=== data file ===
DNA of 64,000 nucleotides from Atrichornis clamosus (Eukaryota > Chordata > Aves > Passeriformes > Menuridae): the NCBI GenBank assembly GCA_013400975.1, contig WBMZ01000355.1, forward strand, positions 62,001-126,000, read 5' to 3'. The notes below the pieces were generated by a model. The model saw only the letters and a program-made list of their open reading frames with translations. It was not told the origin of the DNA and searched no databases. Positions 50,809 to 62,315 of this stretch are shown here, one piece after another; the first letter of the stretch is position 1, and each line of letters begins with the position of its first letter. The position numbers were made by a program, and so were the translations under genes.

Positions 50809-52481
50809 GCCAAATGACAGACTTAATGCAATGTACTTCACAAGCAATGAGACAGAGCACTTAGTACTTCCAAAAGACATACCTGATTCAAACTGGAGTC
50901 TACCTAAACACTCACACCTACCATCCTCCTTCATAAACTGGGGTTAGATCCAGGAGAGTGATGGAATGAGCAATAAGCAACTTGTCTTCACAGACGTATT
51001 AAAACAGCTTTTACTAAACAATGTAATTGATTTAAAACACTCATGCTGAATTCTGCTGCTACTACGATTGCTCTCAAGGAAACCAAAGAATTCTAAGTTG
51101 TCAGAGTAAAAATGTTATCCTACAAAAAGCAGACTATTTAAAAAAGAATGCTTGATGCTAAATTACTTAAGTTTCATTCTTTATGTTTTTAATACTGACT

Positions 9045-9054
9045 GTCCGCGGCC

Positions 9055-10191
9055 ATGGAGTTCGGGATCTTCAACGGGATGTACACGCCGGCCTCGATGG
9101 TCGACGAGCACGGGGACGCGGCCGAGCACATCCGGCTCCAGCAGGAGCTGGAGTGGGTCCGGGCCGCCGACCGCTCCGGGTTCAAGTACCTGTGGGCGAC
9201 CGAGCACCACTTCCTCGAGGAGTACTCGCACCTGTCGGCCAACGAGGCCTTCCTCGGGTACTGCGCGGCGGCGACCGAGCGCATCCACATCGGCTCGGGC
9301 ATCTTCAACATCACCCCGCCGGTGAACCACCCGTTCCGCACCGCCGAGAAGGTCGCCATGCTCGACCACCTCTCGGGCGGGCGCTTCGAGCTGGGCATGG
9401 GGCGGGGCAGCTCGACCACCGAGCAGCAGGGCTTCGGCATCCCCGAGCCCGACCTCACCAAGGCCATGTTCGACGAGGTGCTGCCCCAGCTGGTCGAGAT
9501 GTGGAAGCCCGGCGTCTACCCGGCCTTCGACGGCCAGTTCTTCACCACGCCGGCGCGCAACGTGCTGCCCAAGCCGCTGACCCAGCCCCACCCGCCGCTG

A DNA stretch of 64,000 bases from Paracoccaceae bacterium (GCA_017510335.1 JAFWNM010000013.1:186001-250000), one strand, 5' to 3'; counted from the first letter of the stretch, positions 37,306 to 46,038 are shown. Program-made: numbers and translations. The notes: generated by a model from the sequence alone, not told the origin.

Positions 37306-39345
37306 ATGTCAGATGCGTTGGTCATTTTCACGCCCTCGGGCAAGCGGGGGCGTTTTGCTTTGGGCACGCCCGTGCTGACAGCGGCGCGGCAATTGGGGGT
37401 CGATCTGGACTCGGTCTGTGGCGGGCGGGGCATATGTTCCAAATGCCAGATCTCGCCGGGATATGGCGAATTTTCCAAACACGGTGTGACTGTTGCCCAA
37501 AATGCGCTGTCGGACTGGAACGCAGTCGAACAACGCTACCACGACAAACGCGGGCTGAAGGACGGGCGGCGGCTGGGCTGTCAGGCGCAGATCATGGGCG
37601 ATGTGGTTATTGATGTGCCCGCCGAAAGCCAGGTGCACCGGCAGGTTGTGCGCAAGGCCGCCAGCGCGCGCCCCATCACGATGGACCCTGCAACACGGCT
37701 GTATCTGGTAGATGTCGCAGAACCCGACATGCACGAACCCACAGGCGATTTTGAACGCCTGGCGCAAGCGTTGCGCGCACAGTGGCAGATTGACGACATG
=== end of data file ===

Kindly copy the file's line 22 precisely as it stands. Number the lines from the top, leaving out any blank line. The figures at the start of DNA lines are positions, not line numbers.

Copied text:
37701 GTATCTGGTAGATGTCGCAGAACCCGACATGCACGAACCCACAGGCGATTTTGAACGCCTGGCGCAAGCGTTGCGCGCACAGTGGCAGATTGACGACATG